There are probably dozens of similar examples throughout the country, and there are new ones born every year. On the one hand, we see people adamant and determined that we launch a defense build-up, and on the other, that virtually nothing be built or based near where they live.

Most of these concerns are heartfelt, sincere and honest. No one wants to live with the possibility of an airplane coming through the roof or pieces of a missile landing in the front yard (as happened when a Titan silo exploded last year in Arkansas).

But the push for new defense spending and the reluctance to accept military hardware as a neighbor does tie us in a knot. We can't very well build new weapons systems if no one wants them nearby, for they must be near something.

It's a bit reminescent of the story about the man who had his coat stolen in a restaurant. As a policeman drew his gun and gave chase, the man yelled, "Shoot him in the pants!"

* * * *

All of us may have legitimate doubts about a given weapon deployment scheme. I opposed the multiple-point basing setup for the MX that would have imposed a nuclear racetrack on Nevada and Utah. I did so, however, on the basis of national security considerations as well as my regional interest in the Southwest. In the case of Southern Arizona, we already had the Titans. Secondly, I believed then and believe now that the MX would be more effective aboard submarines than based on land.

Difficult as it may be, there are times when the national interest requires that something or other be in our "backyard." We should work to minimize human inconvenience or danger, and on closer examination, we might even find other, more appropriate sites. But we have to be prepared to accept the fact that a sound balancing of interests may require nearby placement of a weapon or a base.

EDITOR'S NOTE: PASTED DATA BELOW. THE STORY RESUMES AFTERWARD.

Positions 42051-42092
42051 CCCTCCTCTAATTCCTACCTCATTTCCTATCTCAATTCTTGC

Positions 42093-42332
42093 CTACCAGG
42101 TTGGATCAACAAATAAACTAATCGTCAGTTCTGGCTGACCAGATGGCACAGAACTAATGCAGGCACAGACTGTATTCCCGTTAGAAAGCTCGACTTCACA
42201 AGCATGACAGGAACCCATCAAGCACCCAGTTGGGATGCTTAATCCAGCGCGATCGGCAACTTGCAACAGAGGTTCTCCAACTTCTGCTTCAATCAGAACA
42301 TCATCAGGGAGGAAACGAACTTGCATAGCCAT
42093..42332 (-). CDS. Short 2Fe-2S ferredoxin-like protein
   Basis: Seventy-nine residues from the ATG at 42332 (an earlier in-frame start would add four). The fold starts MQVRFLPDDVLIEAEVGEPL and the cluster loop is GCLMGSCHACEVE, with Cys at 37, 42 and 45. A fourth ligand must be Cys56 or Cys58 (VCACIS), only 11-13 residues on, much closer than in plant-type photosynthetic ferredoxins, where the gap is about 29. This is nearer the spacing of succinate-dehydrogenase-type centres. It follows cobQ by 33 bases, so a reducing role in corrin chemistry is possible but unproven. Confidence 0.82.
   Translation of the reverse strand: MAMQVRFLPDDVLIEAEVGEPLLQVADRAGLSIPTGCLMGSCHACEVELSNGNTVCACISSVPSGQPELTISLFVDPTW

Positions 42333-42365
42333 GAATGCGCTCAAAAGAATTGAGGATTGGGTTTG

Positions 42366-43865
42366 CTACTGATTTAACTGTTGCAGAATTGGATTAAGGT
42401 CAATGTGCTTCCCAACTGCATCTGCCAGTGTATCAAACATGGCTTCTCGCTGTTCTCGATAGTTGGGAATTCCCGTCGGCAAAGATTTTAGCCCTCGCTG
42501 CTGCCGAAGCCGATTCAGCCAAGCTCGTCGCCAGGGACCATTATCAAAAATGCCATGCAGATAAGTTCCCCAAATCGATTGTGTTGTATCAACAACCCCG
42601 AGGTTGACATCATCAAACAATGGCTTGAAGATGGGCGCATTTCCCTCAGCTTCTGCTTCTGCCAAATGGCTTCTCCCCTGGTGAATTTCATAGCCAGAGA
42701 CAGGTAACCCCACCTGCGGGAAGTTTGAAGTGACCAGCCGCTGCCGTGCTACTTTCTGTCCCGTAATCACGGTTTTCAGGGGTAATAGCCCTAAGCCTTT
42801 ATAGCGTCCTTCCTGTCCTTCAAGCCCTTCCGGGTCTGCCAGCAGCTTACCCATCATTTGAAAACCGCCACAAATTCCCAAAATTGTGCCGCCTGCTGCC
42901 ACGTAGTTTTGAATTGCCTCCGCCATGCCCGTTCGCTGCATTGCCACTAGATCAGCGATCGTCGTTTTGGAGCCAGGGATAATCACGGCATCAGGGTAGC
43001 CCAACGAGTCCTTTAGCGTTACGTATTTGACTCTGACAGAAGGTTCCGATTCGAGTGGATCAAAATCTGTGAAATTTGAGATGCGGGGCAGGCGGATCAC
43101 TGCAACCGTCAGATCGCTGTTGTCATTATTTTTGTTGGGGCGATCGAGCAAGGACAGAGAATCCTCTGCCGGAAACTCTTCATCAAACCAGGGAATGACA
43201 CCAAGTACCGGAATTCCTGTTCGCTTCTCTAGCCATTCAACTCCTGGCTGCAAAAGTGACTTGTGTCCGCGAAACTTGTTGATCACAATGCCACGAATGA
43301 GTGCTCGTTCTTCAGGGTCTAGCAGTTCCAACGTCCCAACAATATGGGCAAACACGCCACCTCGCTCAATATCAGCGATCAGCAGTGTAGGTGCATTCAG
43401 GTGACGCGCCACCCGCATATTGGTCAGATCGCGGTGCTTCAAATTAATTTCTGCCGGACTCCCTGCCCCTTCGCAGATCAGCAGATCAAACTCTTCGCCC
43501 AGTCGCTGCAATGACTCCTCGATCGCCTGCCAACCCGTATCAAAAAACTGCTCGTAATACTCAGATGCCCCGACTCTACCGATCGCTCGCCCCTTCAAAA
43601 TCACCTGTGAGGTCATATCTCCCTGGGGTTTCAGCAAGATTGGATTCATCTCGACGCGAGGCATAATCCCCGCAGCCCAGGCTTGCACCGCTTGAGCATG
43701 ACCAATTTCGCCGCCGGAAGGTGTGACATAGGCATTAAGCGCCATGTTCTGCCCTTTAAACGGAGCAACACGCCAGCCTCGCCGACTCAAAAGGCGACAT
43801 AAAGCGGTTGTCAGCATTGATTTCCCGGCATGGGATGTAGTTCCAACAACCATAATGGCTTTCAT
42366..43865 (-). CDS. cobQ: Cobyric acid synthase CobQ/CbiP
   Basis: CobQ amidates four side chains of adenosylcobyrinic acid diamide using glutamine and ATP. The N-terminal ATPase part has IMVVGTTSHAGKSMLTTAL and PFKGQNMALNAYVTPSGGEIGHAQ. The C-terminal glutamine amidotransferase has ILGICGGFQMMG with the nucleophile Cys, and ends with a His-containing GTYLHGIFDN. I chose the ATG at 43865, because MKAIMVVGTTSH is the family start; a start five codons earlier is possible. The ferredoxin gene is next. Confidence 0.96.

"Spending more for defense" can't mean much until we get down to what it is we are spending for. No member of a family would say, "Let's spend more on ourselves next year," without getting into a rather detailed discussion of exactly what it was they thought they needed, could use, wanted -- and could afford. Likewise, increasing the defense budget is meaningless unless we take a careful look at what it is we need -- and determine what we can afford.

My friend and colleague in the Senate, Gary Hart of Colorado, put it well when he said. "Indiscriminate calls for more defense spending make no more sense than indiscriminate efforts to cut military budgets. We must stop

debating whether more is better or less is better. On the battlefield, only better is better."

It is possible, in fact, to spend a great deal more money and actually end up weakening a country's defenses -- France proved it could be done when it built the Maginot Line, at a cost of billions of francs. But the Maginot Line was worthless against Hitler's Blitzkreig.

England poured 60 million pounds into the defense of Singapore. But all the guns faced the sea and when the city was attacked by land, it was easily overpowered.

In another time, the grand strategy of any great nation was simple: if you were powerful, you could take the less powerful nation, occupy its cities and end a war quickly. Those days are gone.

The world no longer is in such a clear balance. At the end of WW II, the United States alone possessed the atomic bomb. That single weapon made us the most powerful country in the world and our supremacy was unquestioned.

Since those days, at least 6 countries, large and small, have come to possess their own nuclear weapons, and more are working to build their own bombs. Before the end of this century, as many as 25 different countries can be expected to boast of having nuclear warheads in their arsenals.

While we must be ready for the threat of a showdown with the Soviet Union and be ready to back up our own resolve, we must be better prepared to meet Soviet-inspired adventures that always involved "troops by proxy."

In these engagements, the Soviet-backed forces have achieved a high degree of skill in the development of "maneuver warfare" -- conducting fast-paced wars of attrition aimed more at interrupting an enemy's cohesiveness rather than facing off on a battlefield and trying to defeat him by inflicting the greater losses.